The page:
INDIANAPOLIS — The Indiana General Assembly has slogged its way through hundreds of bills since convening in January but in some critical ways, the real work has just begun.
Last Friday marked the beginning of the “conference committee” negotiations sprint to the April 29 finish line to the 2013 legislative session. It’s the period when the key members of the House and Senate have to work out their chambers’ differences on bills that have been significantly altered as they’ve moved through the legislative process. It’s the agreed-upon final version that gets sent to the governor’s desk.
“Now the real session starts,” said Senate Appropriations Chairman Luke Kenley, a veteran Republican lawmaker from Noblesville.
As the Senate point man on the $30 billion budget bill, he’s likely to face one of the tougher conference-committee negotiation sessions ahead. No matter that the Senate, the House, and the governor’s office are all Republican-controlled; Kenley’s Senate spending plan differs from the House spending plan, which differs from the spending plan put forth by Gov. Mike Pence.
“We’ve all laid out our plans: the House has said what they think, and we’ve said what we think and the Governor’s staff has said what they think,” Kenley said. “And now we go into session to figure out what the answer is.”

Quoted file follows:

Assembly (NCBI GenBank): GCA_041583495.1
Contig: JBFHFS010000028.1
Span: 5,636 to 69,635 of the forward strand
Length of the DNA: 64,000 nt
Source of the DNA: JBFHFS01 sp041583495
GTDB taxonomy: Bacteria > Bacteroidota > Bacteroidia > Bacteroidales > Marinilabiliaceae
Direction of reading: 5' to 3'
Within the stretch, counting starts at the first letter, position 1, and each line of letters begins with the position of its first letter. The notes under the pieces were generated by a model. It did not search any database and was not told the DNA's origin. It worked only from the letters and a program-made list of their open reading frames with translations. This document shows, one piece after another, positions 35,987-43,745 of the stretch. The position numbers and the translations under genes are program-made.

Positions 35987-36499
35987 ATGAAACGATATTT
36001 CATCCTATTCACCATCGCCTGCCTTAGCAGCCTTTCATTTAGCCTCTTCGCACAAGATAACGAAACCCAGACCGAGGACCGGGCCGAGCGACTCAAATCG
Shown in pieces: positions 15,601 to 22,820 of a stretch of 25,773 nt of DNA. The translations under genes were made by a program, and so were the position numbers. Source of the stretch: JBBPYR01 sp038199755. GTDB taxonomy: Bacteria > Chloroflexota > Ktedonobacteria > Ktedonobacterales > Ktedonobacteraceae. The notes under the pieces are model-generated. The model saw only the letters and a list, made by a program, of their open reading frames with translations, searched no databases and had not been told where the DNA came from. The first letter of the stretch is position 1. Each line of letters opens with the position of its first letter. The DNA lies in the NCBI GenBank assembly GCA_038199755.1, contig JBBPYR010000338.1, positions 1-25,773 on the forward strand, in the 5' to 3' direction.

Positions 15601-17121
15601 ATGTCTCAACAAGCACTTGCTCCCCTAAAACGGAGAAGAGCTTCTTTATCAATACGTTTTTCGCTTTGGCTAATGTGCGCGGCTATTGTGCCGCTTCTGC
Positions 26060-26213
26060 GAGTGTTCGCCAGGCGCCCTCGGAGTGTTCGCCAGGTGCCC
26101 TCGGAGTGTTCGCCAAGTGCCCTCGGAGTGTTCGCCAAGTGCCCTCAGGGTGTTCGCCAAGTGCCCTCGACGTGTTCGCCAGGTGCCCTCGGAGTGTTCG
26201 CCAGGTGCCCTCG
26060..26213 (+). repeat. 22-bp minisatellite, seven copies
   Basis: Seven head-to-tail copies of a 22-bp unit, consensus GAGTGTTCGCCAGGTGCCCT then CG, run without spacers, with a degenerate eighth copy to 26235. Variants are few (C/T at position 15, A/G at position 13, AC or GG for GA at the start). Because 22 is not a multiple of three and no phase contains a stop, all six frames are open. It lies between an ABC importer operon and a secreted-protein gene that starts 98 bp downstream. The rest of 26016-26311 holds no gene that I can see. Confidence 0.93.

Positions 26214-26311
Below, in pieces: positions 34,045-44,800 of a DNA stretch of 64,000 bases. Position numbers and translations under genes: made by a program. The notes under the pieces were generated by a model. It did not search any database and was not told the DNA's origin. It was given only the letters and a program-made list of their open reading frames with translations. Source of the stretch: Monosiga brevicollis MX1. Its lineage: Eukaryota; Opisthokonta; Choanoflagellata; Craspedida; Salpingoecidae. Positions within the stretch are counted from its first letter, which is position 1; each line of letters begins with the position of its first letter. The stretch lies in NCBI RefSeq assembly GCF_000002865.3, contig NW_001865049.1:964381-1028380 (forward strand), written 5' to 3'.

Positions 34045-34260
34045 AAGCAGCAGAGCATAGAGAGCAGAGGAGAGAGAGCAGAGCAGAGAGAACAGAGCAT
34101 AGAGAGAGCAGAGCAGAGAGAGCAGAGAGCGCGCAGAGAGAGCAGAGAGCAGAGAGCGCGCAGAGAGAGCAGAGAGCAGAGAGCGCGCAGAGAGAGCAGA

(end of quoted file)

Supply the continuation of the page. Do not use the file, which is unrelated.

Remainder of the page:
Plenty of legislative work has already been done. Combined, legislators in the House and Senate filed more than 1,200 bills and resolutions this session. As of Friday, they had passed more than 300 bills out of their respective chambers. Almost a third of those passed bills went through the other chamber without being changed, which means they’re headed to the governor, who’s already signed 41 bills into law.
The numbers will go up some since Monday was the last day for the House to pass Senate-approved bills, but about 200 bills that were passed by one chamber have been amended by the other. Some of the differences are small enough that legislators can simply concur with the changes and get on with it. But others will need to be pounded out through the more intense conference committee process, during which lawmakers from both parties try to hammer out a deal that both chambers will accept.